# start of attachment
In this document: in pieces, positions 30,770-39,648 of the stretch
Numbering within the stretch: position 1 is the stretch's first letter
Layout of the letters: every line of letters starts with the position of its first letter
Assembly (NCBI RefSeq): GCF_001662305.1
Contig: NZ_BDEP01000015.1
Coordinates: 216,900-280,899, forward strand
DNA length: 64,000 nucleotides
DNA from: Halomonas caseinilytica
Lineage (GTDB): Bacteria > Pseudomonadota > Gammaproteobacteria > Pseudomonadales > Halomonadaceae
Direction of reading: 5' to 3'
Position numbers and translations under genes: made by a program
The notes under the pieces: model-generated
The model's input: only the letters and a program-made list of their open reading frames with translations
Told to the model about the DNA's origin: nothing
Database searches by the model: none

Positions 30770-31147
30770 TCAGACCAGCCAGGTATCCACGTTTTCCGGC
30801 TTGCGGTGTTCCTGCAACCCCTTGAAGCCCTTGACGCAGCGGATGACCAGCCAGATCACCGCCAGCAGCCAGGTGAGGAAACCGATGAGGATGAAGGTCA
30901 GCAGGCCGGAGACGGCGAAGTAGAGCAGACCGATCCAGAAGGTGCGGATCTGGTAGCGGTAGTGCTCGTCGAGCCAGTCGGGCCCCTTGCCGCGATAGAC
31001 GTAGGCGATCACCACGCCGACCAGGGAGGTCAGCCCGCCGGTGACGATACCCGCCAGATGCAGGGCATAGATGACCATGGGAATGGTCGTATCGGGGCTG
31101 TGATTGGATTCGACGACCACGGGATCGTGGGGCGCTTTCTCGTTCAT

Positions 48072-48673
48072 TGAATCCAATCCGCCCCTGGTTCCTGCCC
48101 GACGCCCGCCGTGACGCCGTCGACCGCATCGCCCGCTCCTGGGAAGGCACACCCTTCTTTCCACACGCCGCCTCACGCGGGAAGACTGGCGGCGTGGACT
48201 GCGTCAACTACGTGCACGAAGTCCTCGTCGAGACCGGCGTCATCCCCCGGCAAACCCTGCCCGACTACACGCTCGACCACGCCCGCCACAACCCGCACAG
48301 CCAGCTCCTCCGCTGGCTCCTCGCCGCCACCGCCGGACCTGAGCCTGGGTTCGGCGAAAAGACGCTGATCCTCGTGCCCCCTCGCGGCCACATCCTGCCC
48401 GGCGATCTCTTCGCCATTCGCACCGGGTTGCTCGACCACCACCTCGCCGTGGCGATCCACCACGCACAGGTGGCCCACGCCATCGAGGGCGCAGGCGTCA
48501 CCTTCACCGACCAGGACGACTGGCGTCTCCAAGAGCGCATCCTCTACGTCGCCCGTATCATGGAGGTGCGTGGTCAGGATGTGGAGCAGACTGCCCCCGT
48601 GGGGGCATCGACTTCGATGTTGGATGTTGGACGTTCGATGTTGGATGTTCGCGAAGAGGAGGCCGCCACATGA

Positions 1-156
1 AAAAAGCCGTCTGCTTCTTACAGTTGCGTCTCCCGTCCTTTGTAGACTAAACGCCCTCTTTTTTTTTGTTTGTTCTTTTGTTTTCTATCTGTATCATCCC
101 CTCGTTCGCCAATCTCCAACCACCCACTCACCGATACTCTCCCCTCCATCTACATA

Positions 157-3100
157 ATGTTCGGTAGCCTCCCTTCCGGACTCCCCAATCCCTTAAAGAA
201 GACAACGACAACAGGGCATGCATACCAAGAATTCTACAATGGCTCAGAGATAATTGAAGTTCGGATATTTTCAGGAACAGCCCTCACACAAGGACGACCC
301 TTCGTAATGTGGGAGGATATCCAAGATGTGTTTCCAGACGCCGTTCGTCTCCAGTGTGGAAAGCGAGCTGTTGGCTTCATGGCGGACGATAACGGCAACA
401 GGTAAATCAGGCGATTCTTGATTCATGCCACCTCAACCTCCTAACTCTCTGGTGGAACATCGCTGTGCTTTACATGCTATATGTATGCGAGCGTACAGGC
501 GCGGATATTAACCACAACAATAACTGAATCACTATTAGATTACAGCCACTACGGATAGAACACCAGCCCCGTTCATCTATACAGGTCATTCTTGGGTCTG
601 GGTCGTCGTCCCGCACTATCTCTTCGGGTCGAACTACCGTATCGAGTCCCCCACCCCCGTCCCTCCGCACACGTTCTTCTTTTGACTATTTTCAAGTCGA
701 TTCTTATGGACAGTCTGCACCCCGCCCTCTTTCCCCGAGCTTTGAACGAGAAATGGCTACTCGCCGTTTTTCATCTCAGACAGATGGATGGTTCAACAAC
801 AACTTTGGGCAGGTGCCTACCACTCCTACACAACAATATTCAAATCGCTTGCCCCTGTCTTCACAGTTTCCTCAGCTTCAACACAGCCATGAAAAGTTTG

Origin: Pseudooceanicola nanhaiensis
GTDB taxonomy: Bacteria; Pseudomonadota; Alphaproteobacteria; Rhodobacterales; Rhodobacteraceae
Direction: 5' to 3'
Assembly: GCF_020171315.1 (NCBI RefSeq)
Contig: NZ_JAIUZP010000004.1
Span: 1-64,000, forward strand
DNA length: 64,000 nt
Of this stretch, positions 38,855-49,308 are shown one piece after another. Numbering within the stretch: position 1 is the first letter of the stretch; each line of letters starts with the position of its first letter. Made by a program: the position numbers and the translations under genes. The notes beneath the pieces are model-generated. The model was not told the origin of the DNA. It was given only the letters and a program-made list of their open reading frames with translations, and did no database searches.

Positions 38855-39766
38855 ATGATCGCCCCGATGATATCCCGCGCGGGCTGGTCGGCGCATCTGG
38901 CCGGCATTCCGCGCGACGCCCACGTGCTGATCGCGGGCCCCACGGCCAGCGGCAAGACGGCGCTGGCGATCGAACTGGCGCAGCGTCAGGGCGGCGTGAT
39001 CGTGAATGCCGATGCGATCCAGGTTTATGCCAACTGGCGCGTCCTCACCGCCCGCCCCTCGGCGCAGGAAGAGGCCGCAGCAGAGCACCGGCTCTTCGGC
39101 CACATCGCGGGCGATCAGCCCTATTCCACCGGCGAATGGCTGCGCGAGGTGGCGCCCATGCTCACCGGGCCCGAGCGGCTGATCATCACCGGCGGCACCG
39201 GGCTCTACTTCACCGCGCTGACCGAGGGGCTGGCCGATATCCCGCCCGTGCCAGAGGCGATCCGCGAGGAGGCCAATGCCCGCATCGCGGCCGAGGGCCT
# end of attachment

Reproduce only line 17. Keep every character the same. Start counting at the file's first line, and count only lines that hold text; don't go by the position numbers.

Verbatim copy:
30770 TCAGACCAGCCAGGTATCCACGTTTTCCGGC